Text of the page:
Consolidation critics are already all over the Comcast-NBCU deal, mostly because it’s a doozey. The NBCU acquisition gives the Roberts family an unprecedented chunk of the nation’s video media pipeline, but that’s not necessarily a bad thing.
All feelings about media consolidation aside, the Robertses know how to run a business. They know the meaning of due diligence and they’ve pulled assets out of the dregs before. AT&T was being dragged down by its cable TV business before Comcast picked it up in 2002. The margins on that business improved, in part because Comcast doesn’t just buy businesses to prop up faltering legacy assets. The company actually invests the resources necessary to get the best performance from an asset.
Comcast generally has an operational strategy going in that consists of more than generalized assumptions about synergy--the type that took AOL Time Warner to the ground. One of the first things Comcast does is start communicating that strategy to employees of acquired companies, who are supplied with the resources to achieve it.
Additionally, Comcast is run by executives who are hardly corporate Visigoths. They’re not starving, to be sure. Brian Roberts received $23.7 million in total compensation last year, less than 1 percent of the company’s reported net income of $2.5 billion. But neither Brian Roberts nor any of the Comcast executive team are known for outlandish personal lifestyles and spending. They belong more in the category of consummate deal-makers like John Malone, the Liberty Media chief who has a penchant for tooling around in an RV full of pugs. Roberts and his deputy, Steve Burke, are easily among the most forthright and non-egotistical lads in the media industry.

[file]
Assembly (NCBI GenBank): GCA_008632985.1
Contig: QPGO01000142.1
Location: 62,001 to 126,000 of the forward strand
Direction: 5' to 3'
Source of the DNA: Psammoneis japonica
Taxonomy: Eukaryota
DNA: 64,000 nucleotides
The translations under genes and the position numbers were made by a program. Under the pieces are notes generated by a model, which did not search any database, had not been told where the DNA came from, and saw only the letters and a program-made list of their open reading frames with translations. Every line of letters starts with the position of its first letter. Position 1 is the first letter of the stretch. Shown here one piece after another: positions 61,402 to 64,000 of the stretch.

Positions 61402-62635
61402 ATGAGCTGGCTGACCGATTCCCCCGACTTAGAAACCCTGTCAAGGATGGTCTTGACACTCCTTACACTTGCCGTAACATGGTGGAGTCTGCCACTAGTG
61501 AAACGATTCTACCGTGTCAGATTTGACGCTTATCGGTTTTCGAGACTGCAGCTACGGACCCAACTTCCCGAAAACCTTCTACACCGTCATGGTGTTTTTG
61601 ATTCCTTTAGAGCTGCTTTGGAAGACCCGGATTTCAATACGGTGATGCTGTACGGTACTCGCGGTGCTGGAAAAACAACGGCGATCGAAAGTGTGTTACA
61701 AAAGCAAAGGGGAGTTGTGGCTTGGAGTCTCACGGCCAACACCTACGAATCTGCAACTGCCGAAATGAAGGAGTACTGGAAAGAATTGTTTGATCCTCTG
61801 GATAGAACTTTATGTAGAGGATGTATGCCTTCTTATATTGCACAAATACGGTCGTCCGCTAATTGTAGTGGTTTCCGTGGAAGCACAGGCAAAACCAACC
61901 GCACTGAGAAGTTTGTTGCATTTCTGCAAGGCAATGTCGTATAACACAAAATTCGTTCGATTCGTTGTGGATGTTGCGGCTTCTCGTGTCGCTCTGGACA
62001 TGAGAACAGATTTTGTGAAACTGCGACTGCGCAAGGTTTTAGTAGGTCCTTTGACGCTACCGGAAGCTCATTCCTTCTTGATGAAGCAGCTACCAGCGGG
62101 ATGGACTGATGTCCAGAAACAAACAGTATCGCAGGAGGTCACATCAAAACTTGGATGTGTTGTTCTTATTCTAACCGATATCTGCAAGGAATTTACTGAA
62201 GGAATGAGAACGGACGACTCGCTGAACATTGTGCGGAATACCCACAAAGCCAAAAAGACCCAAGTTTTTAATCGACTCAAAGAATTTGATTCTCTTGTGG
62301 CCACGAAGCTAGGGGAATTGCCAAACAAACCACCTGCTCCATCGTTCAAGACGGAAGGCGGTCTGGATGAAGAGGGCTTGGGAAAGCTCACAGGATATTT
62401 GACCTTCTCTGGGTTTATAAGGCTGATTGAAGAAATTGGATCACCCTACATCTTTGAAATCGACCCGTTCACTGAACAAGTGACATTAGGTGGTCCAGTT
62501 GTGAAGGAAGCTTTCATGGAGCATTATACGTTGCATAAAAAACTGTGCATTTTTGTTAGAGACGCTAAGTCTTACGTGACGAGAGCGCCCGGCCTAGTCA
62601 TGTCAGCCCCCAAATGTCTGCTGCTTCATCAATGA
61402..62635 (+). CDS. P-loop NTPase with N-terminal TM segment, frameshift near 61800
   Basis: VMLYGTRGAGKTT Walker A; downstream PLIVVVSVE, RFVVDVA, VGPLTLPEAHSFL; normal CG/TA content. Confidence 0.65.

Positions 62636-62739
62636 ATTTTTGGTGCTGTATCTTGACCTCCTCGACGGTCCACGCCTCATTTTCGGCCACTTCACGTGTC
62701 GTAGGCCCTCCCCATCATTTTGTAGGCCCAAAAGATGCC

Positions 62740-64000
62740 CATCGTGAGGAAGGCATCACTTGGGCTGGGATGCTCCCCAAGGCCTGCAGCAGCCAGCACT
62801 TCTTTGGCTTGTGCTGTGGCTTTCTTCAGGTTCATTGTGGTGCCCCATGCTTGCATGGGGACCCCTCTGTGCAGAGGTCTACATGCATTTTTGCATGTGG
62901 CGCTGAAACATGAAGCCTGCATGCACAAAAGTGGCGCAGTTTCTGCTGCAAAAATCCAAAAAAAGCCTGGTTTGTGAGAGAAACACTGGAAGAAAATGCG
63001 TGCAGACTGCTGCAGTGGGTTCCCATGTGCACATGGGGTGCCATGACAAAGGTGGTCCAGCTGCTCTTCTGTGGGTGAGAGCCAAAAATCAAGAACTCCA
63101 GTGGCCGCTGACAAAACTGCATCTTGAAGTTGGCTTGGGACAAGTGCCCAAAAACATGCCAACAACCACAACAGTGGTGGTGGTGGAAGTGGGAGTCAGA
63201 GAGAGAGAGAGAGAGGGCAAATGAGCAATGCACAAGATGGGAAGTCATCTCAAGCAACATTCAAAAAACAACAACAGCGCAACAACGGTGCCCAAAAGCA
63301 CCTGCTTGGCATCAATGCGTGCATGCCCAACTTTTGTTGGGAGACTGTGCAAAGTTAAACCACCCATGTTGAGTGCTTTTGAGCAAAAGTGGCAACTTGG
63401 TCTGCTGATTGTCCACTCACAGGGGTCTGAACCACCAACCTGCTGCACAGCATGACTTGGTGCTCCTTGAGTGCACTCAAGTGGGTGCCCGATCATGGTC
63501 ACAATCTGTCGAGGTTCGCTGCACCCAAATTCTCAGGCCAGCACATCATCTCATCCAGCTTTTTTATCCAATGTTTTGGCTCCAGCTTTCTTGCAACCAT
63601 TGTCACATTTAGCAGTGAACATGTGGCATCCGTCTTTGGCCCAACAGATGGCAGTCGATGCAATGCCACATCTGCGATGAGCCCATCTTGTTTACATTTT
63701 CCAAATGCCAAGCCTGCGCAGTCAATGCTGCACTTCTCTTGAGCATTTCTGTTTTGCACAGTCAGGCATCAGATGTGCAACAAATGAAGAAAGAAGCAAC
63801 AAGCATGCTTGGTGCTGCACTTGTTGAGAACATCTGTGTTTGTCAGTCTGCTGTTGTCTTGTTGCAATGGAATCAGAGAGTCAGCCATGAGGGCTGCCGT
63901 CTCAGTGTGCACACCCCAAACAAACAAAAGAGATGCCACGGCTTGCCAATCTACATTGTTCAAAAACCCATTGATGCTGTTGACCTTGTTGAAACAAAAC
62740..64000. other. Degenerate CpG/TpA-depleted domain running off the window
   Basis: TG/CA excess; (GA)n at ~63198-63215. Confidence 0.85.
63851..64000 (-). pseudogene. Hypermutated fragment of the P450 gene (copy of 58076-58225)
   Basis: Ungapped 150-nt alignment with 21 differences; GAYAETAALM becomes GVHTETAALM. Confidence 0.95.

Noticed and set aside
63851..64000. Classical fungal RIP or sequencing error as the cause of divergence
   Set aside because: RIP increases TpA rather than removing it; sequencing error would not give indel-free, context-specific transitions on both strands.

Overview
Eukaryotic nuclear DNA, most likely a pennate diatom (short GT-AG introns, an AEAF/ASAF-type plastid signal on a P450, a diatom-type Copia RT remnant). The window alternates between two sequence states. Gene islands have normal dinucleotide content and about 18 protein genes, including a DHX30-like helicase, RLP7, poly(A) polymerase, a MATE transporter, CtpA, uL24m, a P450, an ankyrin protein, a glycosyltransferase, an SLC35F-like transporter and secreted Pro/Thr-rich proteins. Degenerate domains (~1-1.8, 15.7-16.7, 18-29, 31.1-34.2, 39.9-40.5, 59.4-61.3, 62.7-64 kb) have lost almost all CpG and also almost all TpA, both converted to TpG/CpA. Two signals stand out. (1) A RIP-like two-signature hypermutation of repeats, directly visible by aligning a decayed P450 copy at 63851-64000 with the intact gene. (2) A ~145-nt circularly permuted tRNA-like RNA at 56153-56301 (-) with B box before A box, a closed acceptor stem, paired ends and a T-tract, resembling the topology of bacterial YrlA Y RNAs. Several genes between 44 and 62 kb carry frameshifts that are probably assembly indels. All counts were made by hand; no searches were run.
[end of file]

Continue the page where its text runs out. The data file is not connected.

I remember once e-mailing Brian Roberts that I’d become his mother’s fan after seeing her on a local cable access show encouraging older women to belly dance for exercise. He was clearly proud of her and thanked me.
The Comcast suite has agglomerated and made successful the nation’s largest cable operation through attention and acumen. They are likely to do the same with NBCU, which Jeffrey Immelt at GE liked well enough when it needed no attention. Now, Immelt can concentrate on light bulbs and rockets, and NBCU can be run by guys that focus exclusively on media.
The combined assets of Comcast and NBCU include more than 24 million pay TV subscribers, 15.7 million broadband and 6.5 million VoIP customers; two broadcast networks, 26 TV stations, cable networks CNBC, MSNBC, USA, Bravo SyFy, E! Entertainment, Style, Golf Channel, Versus, G4, TV One, PBS Kids Sprout, New England Cable News Network, 10 regional sports networks, two professional sports teams, two movie studios TV production and syndication as well as various other retail and entertainment interests.
The deal is expected to give Comcast annual revenues of $50 billion--roughly equivalent to the gross domestic product of Bulgaria. In case there’s any question, this is what is meant by the term, “Comcastic.”
It’s certainly not ideal that so much American media is controlled by so few, but there are arguably few that can sustain it anymore. If the alternative to media consolidation is fewer outlets, nothing is gained. The Comcast-NBCU marriage will cause all sorts of noise in Washington, D.C., but it will go through, the dust will settle and the Roberts family will buy DirecTV, Google and Vizeo.
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